Editor’s Note: LG did not provide this watch for a review. We saw it, thought it actually looked like a real watch, and wanted to take it for a spin. To test its full capabilities, it had to be worn and used to the point of it being non-returnable. Thus… you get a chance to win a lightly used model. See the end of the post for your chance to win it.
“Fashion is temporary and expensive. Style is timeless and affordable.” Those words are printed right there. Right THERE — at the top of the page. Every page, actually, as long as you’re reading this on your laptop and not your phone.
I can’t stop thinking about those words as I stare at the glowing face of the LG Watch Urbane on my wrist. Can those words apply to the ever-growing offerings of smartwatches?
Timeless? Well, the current models shouldn’t be totally out-of-date for a few years, right? I’ve got a buddy with a Pebble Steel. Assuming he bought it on day one (he didn’t), that’s been like 18 months of use (so less in reality). Timelessness might still be a stretch.
Sure looks like a watch. Smart or otherwise.
Affordability then! You can get a Moto 360 for $150. Or an Asus Zenwatch for $130. Or the new Pebble Time for $200. A couple hundred buck is affordable for many of us. But it’s not nearly as affordable a trusty Seiko 5. The LG Watch Urbane is ~$300.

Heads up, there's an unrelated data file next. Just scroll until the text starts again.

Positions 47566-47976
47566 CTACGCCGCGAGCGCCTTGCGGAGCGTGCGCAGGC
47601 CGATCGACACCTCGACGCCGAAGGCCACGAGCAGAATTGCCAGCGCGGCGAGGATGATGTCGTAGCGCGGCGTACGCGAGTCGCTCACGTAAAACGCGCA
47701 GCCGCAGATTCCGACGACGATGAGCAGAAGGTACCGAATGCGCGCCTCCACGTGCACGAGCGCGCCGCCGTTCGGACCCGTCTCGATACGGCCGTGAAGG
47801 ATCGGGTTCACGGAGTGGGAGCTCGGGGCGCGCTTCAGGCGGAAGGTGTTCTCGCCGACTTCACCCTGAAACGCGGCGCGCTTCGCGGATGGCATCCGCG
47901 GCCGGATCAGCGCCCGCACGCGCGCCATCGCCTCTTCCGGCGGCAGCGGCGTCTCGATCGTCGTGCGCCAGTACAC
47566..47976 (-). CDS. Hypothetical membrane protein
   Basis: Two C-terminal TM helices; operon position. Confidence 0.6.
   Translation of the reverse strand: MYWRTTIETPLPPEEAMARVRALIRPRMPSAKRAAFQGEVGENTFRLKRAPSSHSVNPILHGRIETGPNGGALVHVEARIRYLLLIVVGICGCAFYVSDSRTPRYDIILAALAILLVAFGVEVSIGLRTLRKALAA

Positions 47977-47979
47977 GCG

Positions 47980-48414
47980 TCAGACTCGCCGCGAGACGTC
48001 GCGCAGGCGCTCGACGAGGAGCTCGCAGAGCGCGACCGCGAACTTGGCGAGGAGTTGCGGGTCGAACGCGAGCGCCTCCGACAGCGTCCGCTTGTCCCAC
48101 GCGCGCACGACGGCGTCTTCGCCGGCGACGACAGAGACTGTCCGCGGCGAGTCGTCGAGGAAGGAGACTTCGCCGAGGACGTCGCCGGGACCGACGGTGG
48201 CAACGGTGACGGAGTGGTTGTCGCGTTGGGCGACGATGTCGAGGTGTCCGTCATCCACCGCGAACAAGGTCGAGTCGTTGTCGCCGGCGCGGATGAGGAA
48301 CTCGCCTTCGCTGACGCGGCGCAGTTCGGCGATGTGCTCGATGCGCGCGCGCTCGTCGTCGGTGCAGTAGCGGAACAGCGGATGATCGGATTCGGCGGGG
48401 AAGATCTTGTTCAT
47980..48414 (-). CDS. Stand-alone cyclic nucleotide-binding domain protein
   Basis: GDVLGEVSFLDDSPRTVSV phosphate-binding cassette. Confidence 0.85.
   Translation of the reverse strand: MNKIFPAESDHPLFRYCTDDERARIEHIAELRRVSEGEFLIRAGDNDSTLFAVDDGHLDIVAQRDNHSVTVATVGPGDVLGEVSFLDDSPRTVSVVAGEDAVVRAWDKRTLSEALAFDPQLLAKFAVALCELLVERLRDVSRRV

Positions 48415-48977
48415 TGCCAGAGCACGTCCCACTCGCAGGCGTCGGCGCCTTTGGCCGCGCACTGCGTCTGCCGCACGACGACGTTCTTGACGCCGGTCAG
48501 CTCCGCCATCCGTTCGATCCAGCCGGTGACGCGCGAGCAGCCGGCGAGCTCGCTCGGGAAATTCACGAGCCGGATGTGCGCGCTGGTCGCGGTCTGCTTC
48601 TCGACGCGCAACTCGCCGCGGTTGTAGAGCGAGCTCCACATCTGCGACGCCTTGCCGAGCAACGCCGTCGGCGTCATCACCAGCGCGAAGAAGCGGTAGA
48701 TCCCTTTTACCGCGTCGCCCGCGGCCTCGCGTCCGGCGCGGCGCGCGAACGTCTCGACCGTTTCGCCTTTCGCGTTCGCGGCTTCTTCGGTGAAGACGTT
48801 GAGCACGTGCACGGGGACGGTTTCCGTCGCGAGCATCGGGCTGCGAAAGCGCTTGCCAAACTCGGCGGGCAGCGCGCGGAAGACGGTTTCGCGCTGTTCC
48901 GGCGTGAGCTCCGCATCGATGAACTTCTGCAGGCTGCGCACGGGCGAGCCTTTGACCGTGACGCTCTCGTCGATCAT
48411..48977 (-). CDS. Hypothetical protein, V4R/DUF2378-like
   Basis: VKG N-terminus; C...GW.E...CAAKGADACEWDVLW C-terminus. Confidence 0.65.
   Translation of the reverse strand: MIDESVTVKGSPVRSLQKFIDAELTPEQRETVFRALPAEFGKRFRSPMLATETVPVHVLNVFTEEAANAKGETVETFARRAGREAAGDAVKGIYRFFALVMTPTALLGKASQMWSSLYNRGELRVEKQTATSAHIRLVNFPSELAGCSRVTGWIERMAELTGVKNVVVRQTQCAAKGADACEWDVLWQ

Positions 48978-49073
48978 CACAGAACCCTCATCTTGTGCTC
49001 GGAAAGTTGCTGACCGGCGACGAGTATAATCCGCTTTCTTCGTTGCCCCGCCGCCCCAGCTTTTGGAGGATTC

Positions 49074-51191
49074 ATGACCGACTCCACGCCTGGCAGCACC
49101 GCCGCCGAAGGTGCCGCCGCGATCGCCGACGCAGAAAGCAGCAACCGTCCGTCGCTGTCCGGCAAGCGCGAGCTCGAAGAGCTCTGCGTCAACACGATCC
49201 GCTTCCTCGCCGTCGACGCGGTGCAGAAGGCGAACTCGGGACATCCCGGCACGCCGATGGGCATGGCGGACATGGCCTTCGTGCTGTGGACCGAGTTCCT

Fine, it’s fashionable. Well, most smartwatches are utilitarian rectangles. The new Pebble Time is basically a toy. The Moto 360 is at least round. But it looks like a hockey puck strapped on your wrist with an incomplete screen. Judged against the rest of the field, the LG Watch Urbane is gorgeous. But it’s not gorgeous. It’s bulbous just like all the rest.
But I like it.
Here’s the thing: Smartwatches are stupid. Smartphones are stupid. Twitter is stupid. So is Facebook, Snapchat, Vine, whatever. But they’re all fun too. There’s this balance of absolute idiocy and legitimate utility in so many things. Smartwaches are the same.
45.5 mm in diameter, and 52 mm (!) from top to bottom. It overwhelms smaller wrists.
So what can it do? The simplest way to imagine it is that an Android Wear watch is Google Now strapped to your wrist. You get the information Google thinks you need when Google thinks you need it. Weather in the morning, stock performance throughout the day, reminders of events saved in your calendar, and always the time. It is still a watch. Plus it does all the fitness tracker stuff a FitBit does. And the LG Watch Urbane will check your pulse too.
But the real power comes if you’re willing to talk to the thing.
If you dismiss the weather notification and want it back, all you need to do is say: “OK, Google. Show me the weather.” Boom. Weather. “What’s the weather in Paris?” will tell you, well, what the weather in Paris is. It’s a little weird. Here’s a list of a few commands to try. The greater question to ask though is: “Are you going to be a guy that talks to his watch?” And if so, how do you look in a yellow Fedora?
One of the many face styles you can switch to on the Urbane.